develop a procedure for randomly allocating bacteria to a fixed number
of droplets from a total of 100 droplets using a probability experiment
employing the Monte Carlo technique. (For a general description of the
Monte Carlo technique go to the
Probability Demo Collection.)
school or precalculus, or probability courses for math majors.
probability concepts; knowledge of equally likely chance and the chance
of winning a lottery.
calculator or computer which has a function that
generates random numbers. There is an accompanying JAVA
applet which performs simulations discussed in this demo:
This demo uses the Monte Carlo technique to simulate
a count of bacteria that are present as a result of a certain sampling
process. The process extracts a fixed number of droplets N from
a sample of contaminated liquid in which bacteria are randomly distributed.
It is observed that (on the average) only a certain percent K of
the droplets contain the bacteria. We want to approximate (on the average)
the number of bacteria that are present in the droplets.
A scientist collects N droplets from a sample
of a liquid containing bacteria. When the scientist studied the droplets,
she found that only K% of the N droplets collected contained
bacteria. This process was repeated a number of times and it was found
that on the average only K% of the droplets were contaminated with
bacteria, but the total number of bacteria from those droplets varied.
To approximate the average number of bacteria contained in the contaminated
droplets of this particular liquid the following simulation was devised.
For experimental purposes set N = 100 and
= 50. Imagine that the 100 droplets are arranged in a set of containers
that form a square, 10 containers by 10 containers. Each of the containers
is assigned a number from 1 to 100. (See the numbers in black in the lower
left corner of the containers in Figure 1.) We randomly generate integers
from 1 to 100. When a particular container's number is generated we add
1 "bacteria" to the container. We repeat this process until 50 containers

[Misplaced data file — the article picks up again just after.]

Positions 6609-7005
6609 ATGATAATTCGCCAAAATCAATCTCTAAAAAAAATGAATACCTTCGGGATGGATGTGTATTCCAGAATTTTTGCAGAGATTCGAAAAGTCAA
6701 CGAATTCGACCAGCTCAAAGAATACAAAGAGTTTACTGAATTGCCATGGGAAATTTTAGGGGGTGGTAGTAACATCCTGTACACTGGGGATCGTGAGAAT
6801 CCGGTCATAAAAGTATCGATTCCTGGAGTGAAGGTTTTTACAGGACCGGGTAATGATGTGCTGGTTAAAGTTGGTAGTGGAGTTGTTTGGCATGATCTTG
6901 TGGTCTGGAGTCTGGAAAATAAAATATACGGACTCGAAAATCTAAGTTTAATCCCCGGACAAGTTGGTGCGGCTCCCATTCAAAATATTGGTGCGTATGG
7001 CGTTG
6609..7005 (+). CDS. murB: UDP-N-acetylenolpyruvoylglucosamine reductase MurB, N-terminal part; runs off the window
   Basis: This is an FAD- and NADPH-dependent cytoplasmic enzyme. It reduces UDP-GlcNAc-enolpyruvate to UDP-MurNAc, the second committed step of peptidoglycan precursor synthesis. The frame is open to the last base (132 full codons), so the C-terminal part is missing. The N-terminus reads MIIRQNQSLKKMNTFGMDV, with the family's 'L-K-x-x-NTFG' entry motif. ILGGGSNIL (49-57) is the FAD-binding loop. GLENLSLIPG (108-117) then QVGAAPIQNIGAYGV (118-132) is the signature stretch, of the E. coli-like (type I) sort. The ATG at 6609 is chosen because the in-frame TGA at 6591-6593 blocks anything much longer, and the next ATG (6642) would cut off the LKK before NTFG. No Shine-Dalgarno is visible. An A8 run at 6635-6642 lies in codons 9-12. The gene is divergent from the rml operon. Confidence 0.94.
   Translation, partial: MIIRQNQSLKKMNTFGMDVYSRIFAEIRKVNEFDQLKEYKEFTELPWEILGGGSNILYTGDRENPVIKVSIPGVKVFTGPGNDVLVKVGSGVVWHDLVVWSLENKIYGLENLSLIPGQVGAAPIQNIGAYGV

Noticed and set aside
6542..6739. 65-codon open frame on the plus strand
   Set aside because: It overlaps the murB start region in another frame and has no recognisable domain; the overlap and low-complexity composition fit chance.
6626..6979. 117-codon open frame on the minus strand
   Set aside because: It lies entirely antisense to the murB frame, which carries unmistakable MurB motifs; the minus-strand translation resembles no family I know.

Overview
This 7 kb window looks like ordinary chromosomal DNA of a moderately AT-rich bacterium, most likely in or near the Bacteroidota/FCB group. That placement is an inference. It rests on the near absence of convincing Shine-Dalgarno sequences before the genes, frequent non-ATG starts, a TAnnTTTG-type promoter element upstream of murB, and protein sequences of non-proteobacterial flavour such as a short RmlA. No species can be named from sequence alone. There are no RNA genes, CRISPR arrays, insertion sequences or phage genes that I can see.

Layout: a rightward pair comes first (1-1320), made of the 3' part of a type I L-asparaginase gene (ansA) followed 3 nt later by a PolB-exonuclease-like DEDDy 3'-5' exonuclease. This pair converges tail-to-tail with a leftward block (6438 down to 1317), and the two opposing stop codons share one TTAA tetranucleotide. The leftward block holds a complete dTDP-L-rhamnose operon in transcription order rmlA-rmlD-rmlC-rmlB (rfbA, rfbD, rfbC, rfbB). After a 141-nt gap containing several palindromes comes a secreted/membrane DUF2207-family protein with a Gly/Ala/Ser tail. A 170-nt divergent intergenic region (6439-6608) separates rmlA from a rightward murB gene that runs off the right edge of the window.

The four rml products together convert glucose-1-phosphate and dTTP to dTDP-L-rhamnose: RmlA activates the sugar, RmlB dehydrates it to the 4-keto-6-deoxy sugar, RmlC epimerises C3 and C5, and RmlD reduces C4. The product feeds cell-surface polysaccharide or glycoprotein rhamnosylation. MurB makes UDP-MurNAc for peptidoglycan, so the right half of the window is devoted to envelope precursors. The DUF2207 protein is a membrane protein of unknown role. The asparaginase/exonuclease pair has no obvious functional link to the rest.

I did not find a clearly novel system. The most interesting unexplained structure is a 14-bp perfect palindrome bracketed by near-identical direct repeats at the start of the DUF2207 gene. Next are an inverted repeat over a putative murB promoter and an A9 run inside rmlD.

contain at least one bacteria and we keep a running total of the number
of bacteria that are allocated to the containers. In Figure 1 below we
show a result of this simulation. In this particular experiment 73 bacteria
were needed to have 50 of the 100 droplets contain at least one bacteria.
By repeating the procedure a large number
of times with N = 100 and K = 50 we can obtain a good estimate
of the average number of bacteria that occur in the 50 droplets.
The MATLAB routine bacteriasim.ZIP (click
to download) implements the strategy outlined above. (Figure 1 and the
animation below were obtained from this routine.) We have also developed a
JAVA applet for this demo which has the
same functionality :
(The displays of the applet may vary slightly because of the browser you use
and the screen resolution of your monitor.) We repeated the simulation
10 times and the results are displayed in the following table.
The theoretical solution of this Monte Carlo
process is 69. The average of the 10 experiments reported in the preceding
table is 70.2, a close approximation. We expect the average number
of bacteria in the 50 droplets to approach 69, when a large number of experiments
The animation below shows a typical simulation
of the random allocation process for N = 100 and K = 50.
This simulation could be modified to
perform other experiments. The MATLAB routine bacteriasim (cited above) and the
lets the user specify the number of droplets to contaminate from the 100
collected. Selecting a different number of droplets to contaminate will
alter the (average) number of bacteria expected in those droplets. Table
1 below shows the average number of bacteria needed to contaminate K% of
N = 100 droplets from a set of 10 experiments performed for each value
The averages for a set of experiments you perform like
those reported in Table1 will vary somewhat. In order to obtained very
accurate estimates of theoretical probabilities involved quite a large
number of experiments should be performed. To see details of the experiments
summarized in Table 1 click on bacdataset.
This demo was adapted from
We also appreciate the cooperation of
W.E. Haigh, "Using Microcomputers
to Solve Probability Problems", Mathematics Teacher, v78,
No.2, 1985, pp124-126
and portions are reprinted with permission
from Mathematics Teacher, copyright 1985 by the National Council of Teachers
of Mathematics. All rights reserved.
Department of Mathematics
Northern State University
in its development.
We also acknowledge contributions by Un
Jung Sin , student at Temple University. The MATLAB routine bacteriasim
was written by David R. Hill. The Java applet was developed by Philip Nicastro
and Michael Shelmet, both students at Temple University.